Before the outbreak of coronavirus in the country, Asher Isreal never liked farming. But the 10 year-old Class five pupil at Tender Care Junior Academy, Komarock, Naorobi County, says farming is how best she spends her time now.

She is among 44 children who have joined a network that helps them engage in productive activities, in order to keep them busy.

Founded in March, Fun and Education Global Network (FEGNe) started by recruiting children and engaging them through Zoom, an application used to hold meetings. The young participants use the opportunity to share their experiences about the coronavirus outbreak.

There are 22 Kenyans, the majority in the group, Neighbouring Uganda has 12 while Zimbabwe has 2 members. The other countries represented include South Africa (4), Ghana (4) and United States of America which has 3 members.

“Through this initiative, agriculture has become part of me. I wish we were studying it in school, because it feels good being in the farm,” says Asher. The young farmer says she is growing sukuma wiki (kale) and strawberry. She revealed that before the pandemic, she used to spend most of her time watching television. She rarely does that now.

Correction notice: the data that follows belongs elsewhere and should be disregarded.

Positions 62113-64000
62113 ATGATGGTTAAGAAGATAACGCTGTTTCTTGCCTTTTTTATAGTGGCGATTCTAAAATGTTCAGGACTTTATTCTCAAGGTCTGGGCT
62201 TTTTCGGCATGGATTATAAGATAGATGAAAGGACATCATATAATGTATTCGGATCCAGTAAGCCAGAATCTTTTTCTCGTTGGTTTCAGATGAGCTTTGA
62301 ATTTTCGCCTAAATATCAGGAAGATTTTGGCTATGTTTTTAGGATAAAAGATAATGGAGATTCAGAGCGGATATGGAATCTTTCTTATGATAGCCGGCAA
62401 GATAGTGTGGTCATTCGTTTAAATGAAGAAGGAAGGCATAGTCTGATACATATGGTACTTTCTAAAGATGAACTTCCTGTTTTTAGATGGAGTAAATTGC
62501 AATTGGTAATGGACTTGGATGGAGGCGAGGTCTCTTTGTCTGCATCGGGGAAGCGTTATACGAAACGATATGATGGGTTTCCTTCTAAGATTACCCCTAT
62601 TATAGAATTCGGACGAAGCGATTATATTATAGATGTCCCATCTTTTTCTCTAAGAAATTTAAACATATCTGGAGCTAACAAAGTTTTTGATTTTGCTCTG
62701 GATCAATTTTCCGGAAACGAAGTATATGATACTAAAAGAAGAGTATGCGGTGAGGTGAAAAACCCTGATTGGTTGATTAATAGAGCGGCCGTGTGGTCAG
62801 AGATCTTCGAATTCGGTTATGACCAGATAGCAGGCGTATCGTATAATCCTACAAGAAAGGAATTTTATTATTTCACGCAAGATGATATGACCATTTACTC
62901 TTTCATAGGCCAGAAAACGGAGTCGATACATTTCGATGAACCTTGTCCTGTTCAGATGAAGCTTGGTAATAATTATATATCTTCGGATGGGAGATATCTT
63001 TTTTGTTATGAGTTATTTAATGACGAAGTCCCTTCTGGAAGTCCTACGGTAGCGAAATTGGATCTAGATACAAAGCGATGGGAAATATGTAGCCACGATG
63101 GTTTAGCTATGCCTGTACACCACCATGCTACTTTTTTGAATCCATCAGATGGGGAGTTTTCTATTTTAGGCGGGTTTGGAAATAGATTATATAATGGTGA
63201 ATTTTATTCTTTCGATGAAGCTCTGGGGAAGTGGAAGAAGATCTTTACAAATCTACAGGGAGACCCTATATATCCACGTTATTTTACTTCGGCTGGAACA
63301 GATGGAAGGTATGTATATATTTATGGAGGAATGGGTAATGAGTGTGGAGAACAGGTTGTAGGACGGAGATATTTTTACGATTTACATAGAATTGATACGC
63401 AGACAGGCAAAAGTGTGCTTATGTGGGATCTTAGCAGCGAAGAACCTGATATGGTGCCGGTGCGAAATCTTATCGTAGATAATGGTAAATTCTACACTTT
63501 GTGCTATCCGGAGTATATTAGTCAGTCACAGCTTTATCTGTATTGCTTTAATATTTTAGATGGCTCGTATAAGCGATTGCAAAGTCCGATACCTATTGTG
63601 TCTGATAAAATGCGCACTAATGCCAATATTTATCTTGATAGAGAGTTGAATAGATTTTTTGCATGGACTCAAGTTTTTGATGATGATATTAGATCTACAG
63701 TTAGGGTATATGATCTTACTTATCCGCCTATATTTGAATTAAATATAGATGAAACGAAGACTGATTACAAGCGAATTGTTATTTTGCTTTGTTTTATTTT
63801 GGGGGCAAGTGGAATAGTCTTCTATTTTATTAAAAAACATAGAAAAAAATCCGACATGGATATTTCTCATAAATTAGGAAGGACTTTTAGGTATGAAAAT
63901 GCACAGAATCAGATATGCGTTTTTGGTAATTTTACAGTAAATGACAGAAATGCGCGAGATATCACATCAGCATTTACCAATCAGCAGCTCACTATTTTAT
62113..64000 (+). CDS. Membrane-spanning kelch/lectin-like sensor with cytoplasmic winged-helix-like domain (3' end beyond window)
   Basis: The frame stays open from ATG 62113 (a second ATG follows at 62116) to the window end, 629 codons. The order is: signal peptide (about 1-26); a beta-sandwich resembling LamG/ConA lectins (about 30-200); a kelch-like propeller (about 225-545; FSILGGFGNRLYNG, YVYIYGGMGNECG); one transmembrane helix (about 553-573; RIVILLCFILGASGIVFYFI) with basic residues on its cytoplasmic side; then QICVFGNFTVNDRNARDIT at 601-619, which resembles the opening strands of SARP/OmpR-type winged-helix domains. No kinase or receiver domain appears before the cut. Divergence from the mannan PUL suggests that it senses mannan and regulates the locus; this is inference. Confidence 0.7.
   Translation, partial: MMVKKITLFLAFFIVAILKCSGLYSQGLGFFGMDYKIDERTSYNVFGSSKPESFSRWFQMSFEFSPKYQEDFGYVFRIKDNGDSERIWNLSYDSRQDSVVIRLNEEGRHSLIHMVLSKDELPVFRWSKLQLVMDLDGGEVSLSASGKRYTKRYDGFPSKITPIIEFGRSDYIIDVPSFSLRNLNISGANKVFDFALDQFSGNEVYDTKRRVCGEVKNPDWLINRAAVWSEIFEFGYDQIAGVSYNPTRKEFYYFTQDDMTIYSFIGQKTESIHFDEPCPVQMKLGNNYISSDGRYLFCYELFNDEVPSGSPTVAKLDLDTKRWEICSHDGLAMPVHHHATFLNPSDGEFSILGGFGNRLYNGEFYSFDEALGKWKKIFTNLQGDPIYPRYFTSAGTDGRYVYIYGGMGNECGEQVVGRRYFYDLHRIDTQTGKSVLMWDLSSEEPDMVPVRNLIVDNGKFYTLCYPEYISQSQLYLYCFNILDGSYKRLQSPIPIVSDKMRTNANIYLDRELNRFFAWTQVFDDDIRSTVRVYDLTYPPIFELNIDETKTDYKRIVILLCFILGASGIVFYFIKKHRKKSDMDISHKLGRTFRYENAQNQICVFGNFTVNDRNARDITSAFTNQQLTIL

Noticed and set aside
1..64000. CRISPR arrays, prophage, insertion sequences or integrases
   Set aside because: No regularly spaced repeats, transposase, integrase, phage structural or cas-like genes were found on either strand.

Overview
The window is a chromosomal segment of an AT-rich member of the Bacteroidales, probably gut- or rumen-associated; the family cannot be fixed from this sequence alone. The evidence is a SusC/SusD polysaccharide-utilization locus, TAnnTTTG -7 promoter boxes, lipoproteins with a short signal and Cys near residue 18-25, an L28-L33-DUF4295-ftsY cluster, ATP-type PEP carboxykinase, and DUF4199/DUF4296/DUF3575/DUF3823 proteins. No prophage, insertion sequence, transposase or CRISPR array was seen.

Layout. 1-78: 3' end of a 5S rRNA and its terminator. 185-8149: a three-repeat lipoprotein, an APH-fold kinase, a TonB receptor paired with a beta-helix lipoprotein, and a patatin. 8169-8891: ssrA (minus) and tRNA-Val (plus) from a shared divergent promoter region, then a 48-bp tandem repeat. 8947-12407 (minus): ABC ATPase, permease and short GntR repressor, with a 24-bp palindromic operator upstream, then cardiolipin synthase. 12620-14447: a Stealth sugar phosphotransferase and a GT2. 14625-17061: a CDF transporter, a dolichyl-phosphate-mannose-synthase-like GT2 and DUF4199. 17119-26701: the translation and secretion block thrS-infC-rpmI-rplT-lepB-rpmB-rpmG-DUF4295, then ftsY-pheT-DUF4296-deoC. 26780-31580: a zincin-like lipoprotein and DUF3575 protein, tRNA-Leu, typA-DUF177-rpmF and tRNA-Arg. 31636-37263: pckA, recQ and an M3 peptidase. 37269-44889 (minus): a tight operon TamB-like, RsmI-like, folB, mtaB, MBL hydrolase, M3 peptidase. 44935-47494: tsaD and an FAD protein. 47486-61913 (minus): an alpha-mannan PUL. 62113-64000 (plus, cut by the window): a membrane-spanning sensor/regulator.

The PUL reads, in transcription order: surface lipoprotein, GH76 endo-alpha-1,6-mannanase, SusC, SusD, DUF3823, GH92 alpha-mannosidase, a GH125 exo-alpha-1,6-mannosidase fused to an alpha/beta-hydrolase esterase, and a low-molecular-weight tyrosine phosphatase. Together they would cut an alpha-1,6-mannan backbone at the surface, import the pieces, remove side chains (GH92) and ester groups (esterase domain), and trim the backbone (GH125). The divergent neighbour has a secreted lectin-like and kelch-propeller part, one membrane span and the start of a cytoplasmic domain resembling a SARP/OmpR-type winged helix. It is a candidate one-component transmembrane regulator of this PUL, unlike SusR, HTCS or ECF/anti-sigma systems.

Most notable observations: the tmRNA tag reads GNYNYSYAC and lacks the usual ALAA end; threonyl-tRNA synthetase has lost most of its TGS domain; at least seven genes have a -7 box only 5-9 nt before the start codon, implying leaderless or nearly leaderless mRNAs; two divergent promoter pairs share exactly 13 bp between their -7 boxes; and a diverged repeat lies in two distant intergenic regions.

Grace Mitchelle, who is 12 years old shares Asher’s sentiments on farming. Mitchelle, a Class six pupil at Acacia Green Academy told Young Nation that farming has now become a part of her.

“When I wake up every morning, I start by watering my spinach. After that, I take my breakfast and attend the morning Zoom discussions with other children in the group,” She says.

The online sessions run between 10am and 11am and from 5:30 pm to 6:30 pm daily. Each child in the group who must be not younger than 7 years or older than 15, then shares the images of their plants and their progress, even as they wait for judges to select a winner at a later date.

“I hope to start harvesting soon. I intend to save the money I will be getting from the sale of the produce and topping up my school fees once schools re-open.

I have also learnt about spending money wisely. It feels good learning experiences from other children worldwide,”says Mitchelle.

According to the organizers, the initiative teaches children about the importance of maximising available spaces through creating modern manmade farms – like filling sacks with soil.

“The news about the numerous deaths on television were horrifying to watch. Thankfully, this has kept me busy as I wait for schools to re-open, ” says Suasan Lawi.


This article was first published by Sunday Nation on 27th September, 2020.